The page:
In Brief – Ride Sharing Safety

Written By Dara Collins, Editor-Elect

Nearly two weeks ago, on March 29, University of South Carolina student Samantha Josephson mistakenly entered a vehicle she thought to be her Uber outside of a bar.

The 21-year-old was last seen alive around 2 a.m. when she called an Uber and got into a black Chevy Impala. Josephson was separated from her roommates earlier in the night, and they grew worried the next morning and called Columbia police to report Josephson missing that afternoon.

Hunters found Josephson’s body in a field in Clarendon County roughly 14 hours after leaving in the faux Uber. Police say she died from multiple sharp force injuries to her head, neck, face, upper body, leg and foot.

Police found a black Chevy Impala early Saturday morning and pulled the car over, but 24-year-old Nathaniel David Rowland got out and ran. The officer chased and caught Rowland, taking him into custody.

Josephson’s blood was found in Rowland’s vehicle in addition to child proof locks on the back-seat doors, Josephson’s cell phone, wipes and bleach. Rowland was charged with the kidnapping and murder of Josephson.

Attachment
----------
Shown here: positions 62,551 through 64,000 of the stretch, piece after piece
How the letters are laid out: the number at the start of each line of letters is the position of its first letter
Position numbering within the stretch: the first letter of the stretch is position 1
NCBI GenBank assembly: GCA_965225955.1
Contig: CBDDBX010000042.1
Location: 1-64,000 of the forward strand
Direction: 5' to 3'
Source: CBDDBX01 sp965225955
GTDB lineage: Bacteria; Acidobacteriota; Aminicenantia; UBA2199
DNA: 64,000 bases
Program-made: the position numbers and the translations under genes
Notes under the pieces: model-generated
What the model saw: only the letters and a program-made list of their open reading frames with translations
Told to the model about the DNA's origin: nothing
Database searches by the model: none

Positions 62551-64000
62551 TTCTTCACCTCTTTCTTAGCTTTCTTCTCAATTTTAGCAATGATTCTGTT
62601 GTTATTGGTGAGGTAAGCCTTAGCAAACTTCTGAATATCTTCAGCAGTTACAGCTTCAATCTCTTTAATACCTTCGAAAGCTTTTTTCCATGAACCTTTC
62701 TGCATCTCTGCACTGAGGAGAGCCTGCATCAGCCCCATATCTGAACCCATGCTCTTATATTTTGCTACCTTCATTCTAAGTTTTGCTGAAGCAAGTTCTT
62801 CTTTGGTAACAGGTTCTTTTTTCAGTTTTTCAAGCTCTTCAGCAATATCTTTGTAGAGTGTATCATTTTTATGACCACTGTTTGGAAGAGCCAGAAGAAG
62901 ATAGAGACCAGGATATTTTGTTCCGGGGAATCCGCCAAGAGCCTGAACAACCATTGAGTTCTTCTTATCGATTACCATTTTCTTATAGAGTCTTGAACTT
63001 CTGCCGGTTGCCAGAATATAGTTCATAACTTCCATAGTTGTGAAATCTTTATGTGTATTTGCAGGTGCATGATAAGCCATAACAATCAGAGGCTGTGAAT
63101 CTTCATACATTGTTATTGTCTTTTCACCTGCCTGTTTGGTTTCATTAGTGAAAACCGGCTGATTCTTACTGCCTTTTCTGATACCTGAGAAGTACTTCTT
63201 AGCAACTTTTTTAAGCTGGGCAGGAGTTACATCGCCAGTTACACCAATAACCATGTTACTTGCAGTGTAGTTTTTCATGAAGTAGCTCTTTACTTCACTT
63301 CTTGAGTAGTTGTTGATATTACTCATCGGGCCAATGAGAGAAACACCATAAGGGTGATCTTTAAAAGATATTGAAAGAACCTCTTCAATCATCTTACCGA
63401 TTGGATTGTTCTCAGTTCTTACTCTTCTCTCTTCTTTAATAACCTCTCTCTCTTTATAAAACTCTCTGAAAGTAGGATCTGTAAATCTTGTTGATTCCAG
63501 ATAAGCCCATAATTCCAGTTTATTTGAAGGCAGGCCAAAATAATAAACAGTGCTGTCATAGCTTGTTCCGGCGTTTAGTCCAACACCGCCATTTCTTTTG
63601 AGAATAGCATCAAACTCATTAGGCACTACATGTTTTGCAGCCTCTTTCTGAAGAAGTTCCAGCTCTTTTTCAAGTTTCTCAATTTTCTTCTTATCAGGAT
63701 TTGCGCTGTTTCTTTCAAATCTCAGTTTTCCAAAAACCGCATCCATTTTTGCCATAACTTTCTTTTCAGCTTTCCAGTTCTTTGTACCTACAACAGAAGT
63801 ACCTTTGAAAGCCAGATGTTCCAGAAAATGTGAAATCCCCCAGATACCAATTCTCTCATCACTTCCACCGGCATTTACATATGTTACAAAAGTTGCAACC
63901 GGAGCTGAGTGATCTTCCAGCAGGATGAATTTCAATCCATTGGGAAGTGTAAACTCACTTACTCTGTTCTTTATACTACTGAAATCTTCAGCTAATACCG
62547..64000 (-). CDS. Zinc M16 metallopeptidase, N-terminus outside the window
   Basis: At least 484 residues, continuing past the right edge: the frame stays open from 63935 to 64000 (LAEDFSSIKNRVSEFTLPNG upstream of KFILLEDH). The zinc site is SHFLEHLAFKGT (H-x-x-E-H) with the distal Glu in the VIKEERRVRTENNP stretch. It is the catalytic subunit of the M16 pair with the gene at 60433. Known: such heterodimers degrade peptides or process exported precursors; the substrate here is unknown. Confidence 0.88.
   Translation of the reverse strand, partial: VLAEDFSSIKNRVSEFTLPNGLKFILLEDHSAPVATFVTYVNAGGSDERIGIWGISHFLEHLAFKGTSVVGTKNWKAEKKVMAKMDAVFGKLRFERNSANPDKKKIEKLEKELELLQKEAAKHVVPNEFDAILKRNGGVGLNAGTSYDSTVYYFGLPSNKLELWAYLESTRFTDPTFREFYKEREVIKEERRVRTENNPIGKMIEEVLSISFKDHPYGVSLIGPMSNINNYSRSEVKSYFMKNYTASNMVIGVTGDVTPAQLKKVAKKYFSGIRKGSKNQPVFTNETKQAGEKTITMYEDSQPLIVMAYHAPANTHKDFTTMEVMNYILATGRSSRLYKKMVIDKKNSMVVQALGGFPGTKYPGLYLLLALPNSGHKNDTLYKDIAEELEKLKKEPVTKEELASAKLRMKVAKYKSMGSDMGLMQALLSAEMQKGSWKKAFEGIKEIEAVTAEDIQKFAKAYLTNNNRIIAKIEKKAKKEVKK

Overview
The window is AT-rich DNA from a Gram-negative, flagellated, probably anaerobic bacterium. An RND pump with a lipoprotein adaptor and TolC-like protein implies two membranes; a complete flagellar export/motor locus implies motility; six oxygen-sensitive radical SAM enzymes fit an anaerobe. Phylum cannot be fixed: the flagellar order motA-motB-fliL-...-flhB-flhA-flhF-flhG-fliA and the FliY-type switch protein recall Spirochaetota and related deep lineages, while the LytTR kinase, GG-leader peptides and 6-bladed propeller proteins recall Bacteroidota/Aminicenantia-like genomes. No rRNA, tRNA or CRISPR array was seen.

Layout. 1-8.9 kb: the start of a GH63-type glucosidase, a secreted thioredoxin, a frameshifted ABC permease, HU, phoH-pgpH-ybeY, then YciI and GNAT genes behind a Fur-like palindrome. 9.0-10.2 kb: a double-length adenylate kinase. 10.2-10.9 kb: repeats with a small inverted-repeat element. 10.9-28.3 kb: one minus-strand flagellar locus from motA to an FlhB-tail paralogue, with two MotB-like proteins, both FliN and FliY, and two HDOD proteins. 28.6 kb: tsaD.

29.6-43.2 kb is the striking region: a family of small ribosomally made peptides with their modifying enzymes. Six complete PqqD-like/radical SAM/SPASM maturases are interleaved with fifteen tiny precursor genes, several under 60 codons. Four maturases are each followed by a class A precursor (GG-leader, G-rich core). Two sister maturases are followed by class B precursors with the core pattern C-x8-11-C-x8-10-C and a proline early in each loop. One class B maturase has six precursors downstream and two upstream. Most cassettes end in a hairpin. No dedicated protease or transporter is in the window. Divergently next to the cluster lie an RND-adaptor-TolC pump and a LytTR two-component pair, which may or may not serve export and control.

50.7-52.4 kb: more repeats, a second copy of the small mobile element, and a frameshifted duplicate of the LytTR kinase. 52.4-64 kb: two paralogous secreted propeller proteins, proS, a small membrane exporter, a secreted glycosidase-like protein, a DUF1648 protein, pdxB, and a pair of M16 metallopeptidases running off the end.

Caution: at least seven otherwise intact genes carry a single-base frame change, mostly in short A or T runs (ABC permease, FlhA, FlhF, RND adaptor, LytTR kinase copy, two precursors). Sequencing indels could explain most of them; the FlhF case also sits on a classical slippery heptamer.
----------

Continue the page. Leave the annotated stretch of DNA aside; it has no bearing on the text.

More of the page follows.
The murder of Samantha Josephson has sparked a discussion across the country on ride-share safety, and this includes the university’s Downtown Pittsburgh campus as a ride-share hub.

Uber’s official website lists 10 tips for rider safety including plan ahead, request your ride inside, get in the right car, be a backseat rider, buckle up, share your trip details with a friend, protect your personal information, follow your intuition, be kind and respectful and give feedback on your trip.

Point Park Chief of Police Jeffrey Besong sent an email mirroring many of these tips to students on April 2, and the email explains safety tips students should follow in light of the “heightened focus and concern.”

“Ask the driver, ‘Who are you waiting for?’” Besong’s numerically listed email read. “Look at the driver’s photo on the app and compare, match license plate number of car with app, wait for your ride indoors, don’t reveal person details, ride in the backseat, share trip details with a friend, and rate your driver.”

Besong also urged students to trust their intuition, and if the situation does not feel right, call 911 or 412-392-3960 if on campus.